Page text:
On September 14, 2015, the LIGO Scientific Collaboration observed gravitational waves from a 410 megaparsec (1.3 billion light years) distant merger of two black holes. Previously, gravitational waves had only been inferred only indirectly, via their effect on the timing of pulsars in binary star systems. It was also the first observation of a binary black hole merger, demonstrating both the existence of binary stellar-mass black hole systens, and the fact that such mergers could occur within the current age of the universe.
In 1916, Albert Einstein already predicted the existence of gravitational waves in his famous general theory of relativity. Gravitational waves are so called ripples in the curvature of spacetime that propagate as waves, generated in certain gravitational interactions that propagate outward from their source.
Back then, Einstein’s calculations demonstrated that massive accelerating objects would disrupt space-time and that ‘waves’ of distorted space would radiate from the source. These waves – ripples – would then travel through the Universe at the speed of light carrying information about their cataclysmic origins, as well as invaluable clues to the nature of gravity itself. According to the Laser Inferometer Gravitational Wave Observatory (LIGO), the suopposedly strongest gravitational waves are produced by events like for instance colliding black holes, supernovae, coalescing neutron stars or white dwarf stars, the slightly wobbly rotation of neutron stars that are not perfect spheres, and the remnants of gravitational radiation created by the birth of the Universe itself.
In 1974, unfortunately 20 years after the death of famous Albert Einstein, the first proof of the existence of gravitational waves was found. At the Arecibo Radio Observatory in Puerto Rico, a binary pulsar was discovered which – according to the theory – were supposed to radiate gravitational waves. Back then, scientists began to test Einstein’s theory and started measuring how the period of the stars’ orbits changed over time. Eight years later, they found out that both stars approached each other with the rate previously predicted by the theory of general relativity. As the system has been monitored for over 40 years and the observed changes in the orbit agree so well with general relativity, there is no doubt that it is emitting gravitational waves.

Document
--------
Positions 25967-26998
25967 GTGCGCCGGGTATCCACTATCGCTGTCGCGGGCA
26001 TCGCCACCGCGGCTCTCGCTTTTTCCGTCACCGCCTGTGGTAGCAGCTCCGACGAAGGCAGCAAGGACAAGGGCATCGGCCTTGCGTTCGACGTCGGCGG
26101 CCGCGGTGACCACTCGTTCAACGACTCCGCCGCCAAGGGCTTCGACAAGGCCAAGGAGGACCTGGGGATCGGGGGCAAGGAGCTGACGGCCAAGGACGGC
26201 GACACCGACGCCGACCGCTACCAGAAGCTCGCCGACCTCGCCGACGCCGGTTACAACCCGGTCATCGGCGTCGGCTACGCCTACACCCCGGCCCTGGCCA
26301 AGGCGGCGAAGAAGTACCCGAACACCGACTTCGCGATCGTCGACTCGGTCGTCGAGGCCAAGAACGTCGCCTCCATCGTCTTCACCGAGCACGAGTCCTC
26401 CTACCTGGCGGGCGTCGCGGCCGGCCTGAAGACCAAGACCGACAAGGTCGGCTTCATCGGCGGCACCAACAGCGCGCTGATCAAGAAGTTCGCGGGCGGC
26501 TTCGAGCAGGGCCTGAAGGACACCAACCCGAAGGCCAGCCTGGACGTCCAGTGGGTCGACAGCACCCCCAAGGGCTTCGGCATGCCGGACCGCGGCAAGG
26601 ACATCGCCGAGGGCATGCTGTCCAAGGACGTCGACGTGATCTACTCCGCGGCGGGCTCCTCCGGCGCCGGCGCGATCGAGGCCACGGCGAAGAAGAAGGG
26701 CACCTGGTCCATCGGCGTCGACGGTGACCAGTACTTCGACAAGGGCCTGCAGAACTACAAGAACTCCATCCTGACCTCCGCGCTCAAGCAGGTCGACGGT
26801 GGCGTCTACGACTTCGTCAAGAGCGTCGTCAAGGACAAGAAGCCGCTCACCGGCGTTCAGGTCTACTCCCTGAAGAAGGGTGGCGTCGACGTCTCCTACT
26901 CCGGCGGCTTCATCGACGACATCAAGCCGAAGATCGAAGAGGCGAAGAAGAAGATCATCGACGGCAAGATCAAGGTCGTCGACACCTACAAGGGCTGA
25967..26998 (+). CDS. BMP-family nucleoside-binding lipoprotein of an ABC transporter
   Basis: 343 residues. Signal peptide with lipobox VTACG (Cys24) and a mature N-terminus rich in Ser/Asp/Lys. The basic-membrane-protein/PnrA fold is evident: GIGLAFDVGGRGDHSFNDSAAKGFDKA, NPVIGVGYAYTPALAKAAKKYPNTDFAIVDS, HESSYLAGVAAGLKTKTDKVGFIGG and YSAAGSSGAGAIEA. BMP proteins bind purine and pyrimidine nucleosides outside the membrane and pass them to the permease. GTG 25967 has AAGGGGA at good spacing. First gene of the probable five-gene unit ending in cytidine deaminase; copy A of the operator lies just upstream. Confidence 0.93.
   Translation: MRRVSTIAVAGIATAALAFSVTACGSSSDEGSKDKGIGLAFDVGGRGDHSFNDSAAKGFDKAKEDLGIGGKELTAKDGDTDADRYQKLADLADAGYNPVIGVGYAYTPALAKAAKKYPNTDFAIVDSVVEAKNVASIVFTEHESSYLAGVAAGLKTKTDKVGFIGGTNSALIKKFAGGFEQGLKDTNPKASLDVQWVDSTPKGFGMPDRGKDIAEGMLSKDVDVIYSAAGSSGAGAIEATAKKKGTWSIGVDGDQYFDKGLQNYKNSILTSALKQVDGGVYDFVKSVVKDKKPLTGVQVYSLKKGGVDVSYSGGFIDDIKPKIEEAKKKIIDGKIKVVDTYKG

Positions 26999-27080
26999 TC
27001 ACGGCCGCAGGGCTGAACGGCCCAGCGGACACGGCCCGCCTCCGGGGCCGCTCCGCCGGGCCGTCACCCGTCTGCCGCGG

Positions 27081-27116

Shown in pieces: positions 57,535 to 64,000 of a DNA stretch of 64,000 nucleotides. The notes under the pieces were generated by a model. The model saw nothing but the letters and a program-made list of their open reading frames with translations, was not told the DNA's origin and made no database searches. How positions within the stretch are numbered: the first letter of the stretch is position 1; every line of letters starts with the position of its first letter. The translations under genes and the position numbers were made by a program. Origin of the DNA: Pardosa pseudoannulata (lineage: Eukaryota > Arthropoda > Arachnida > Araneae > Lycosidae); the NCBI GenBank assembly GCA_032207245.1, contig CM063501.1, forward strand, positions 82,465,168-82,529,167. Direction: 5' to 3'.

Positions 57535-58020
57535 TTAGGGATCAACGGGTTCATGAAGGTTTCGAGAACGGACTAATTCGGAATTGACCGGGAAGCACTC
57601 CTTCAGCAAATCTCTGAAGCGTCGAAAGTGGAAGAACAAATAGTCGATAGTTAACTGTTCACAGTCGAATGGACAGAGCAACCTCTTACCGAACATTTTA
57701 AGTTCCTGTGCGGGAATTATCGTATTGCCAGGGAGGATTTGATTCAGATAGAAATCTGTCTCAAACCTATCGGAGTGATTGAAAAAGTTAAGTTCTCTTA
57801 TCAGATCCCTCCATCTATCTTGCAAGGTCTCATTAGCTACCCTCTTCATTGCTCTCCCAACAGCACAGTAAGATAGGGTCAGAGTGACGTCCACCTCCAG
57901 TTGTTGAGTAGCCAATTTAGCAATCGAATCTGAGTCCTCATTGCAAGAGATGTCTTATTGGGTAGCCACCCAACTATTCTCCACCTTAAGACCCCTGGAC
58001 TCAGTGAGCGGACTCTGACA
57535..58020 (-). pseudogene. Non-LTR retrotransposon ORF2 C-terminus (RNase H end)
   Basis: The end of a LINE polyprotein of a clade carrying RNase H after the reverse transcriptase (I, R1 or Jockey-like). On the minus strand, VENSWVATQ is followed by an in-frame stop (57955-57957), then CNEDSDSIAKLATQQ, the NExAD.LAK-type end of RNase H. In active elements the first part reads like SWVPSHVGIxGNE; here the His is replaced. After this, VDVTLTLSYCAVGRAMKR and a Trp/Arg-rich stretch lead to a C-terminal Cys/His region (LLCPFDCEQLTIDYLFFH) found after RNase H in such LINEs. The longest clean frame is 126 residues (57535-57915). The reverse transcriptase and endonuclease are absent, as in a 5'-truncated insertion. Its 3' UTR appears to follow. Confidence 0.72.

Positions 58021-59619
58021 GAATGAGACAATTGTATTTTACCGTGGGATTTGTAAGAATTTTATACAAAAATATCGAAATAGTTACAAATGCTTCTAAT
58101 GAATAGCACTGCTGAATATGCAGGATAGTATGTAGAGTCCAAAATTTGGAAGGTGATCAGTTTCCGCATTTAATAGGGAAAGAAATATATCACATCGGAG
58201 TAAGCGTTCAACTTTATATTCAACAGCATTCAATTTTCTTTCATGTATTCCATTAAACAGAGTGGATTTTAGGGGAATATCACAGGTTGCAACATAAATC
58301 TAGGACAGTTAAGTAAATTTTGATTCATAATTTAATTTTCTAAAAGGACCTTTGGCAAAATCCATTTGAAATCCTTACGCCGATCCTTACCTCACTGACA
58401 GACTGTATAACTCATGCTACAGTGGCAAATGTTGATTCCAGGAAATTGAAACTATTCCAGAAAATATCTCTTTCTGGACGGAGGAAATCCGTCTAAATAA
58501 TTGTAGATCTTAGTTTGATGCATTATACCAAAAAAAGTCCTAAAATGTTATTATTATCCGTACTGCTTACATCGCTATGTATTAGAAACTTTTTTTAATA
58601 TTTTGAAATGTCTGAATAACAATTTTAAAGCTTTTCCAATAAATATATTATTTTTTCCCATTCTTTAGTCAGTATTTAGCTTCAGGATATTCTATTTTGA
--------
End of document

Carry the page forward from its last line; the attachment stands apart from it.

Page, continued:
In the meantime, a number of astronomers have studied the timing of pulsar radio emissions and found similar effects, further confirming the existence of gravitational waves. However, until 2015, gravitational waves had only been confirmed through calculations and not actually through a physical contact.
On September 14, 2015, LIGO first sensed distortions in spacetime itself caused by passing gravitational waves generated by two colliding black holes nearly 1.3 billion light years away. By the time, the gravitational waves from the first detection reached LIGO, the amount of space-time wobbling they generated was thousands of times smaller than the nucleus of an atom. The discovery is considered as one of the greatest human scientific achievements.
References and Further Reading:
- Gravitational Waves at LIGO
- Gravitational Waves at the Scientific American
- Gravitational Waves at the nature Journal